We adults forget…
There is a wonderful fountain next to the reflecting pool at the Christian Science Plaza. A ring of apertures in the ground send a circle of crisscrossing five foot arcs of cool water into the air. On a warm day, large numbers of children of all ages, the young ones accompanied by parents, the older ones on their own, come to the fountain to seek respite from the heat and to play in the waters.
One day recently I took my G9 (which I call the “Toy” camera) to the plaza and sat around for about an hour taking pictures of people enjoying this water feature. Mind you, I could have taken one of my other bodies and a pro level lens but for something like this, the G9 is just right. It is small enough so that it doesn’t intimidate folks, most don’t take it that seriously and I’m less likely to have someone walk over and ask why I’m taking pictures of the younger children. These days, with the daily media onslaught of incidences of perversion and foul deeds, everyone is so xenophobic that sadly my simple act of taking a picture can turn into a tense and unpleasant encounter in a heartbeat. The G9 however falls just below the radar screen and I was not harassed the whole time.
There were many people of various ages in the fountain this day. One fellow was well on the long side of middle age. There were several teens who stayed for quite a while considering the fidgetiness of that age group. A young black family dropped by, the father getting quite doused while gently introducing his young daughter to the water so that she wouldn’t be afraid. And then gently showing her how to splash in the water and be cooled. Another youngster played the water like she was conducting an orchestra.
But then a young woman arrived with her two sons. She was slim and relatively youthful, a small but visible tattoo on one shoulder and wearing an easy smile. She showed a lighthearted spirit, laughed readily and was clearly as much a friend to her children as she was a mother. The older son was clearely striving toward independence and early manhood. (If I were to guess, I’d say this was a single parent family with the father having opted out of his responsibilities.) The younger son however was the one who captured my eye.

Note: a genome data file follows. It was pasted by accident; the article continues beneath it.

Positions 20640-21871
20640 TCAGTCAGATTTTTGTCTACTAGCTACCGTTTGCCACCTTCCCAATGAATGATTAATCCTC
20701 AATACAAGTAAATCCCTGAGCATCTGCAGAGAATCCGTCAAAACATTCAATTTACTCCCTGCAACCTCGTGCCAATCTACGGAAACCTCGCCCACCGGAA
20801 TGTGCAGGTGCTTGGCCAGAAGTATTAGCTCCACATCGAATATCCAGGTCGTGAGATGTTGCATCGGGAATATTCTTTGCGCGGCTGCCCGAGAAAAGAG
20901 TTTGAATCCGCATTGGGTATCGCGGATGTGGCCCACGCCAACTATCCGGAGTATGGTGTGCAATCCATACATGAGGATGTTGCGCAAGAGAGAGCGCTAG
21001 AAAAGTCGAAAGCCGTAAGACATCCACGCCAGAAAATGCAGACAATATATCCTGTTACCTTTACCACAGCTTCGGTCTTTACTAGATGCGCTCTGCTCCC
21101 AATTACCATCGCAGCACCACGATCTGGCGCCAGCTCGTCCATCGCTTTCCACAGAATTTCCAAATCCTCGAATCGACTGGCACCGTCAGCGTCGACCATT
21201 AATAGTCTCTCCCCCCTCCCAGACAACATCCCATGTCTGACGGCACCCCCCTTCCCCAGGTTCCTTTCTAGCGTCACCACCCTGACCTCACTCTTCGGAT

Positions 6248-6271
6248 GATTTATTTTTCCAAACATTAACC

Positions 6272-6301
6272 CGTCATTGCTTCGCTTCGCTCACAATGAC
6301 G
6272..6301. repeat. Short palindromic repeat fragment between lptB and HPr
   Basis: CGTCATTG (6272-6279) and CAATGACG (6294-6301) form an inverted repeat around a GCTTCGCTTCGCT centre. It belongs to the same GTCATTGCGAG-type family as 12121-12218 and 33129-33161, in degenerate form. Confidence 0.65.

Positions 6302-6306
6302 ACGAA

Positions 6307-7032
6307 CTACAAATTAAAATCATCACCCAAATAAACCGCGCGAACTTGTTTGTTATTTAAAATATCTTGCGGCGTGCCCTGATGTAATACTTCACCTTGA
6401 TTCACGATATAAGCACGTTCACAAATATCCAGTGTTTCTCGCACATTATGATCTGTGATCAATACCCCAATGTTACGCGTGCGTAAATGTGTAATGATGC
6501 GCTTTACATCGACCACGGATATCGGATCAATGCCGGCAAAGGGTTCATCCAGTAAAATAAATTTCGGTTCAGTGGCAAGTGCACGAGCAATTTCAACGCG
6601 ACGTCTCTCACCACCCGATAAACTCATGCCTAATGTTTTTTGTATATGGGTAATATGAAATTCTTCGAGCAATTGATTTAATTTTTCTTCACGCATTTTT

He was the vision of wonder and joy. Truly “in the moment”. His expression spoke of the “rapture” that enlightened spirits seek through religious discipline while the less developed try to find in a bottle or drugs. He was 100% there and that fountain was the most wonderful thing he had ever experienced. He ran through the water and laughed out loud. He stood right in the arcs and laughed some more. He let the water run on his tush… and he laughed. He was so full of happiness that he did a little dance several times, sometimes in the water and sometimes out of it. His pants got waterlogged and fell down. He laughed some more. (Mommy came over and pulled them up so that he wouldn’t trip. He was wearing real underwear and obviously beyond the potty training stage. His happiness was truly infectious. I broke out in a grin and stayed that way. He literally “made my day!”
We adults forget.
We get bound up in our crisis hopping, solution seeking, jaded survival techniques. Frankly, I think everyone, even the most dedicated curmudgeons, should spend at least 15 minutes a day with a young child. Just so they can experience and remember what true joy looks like.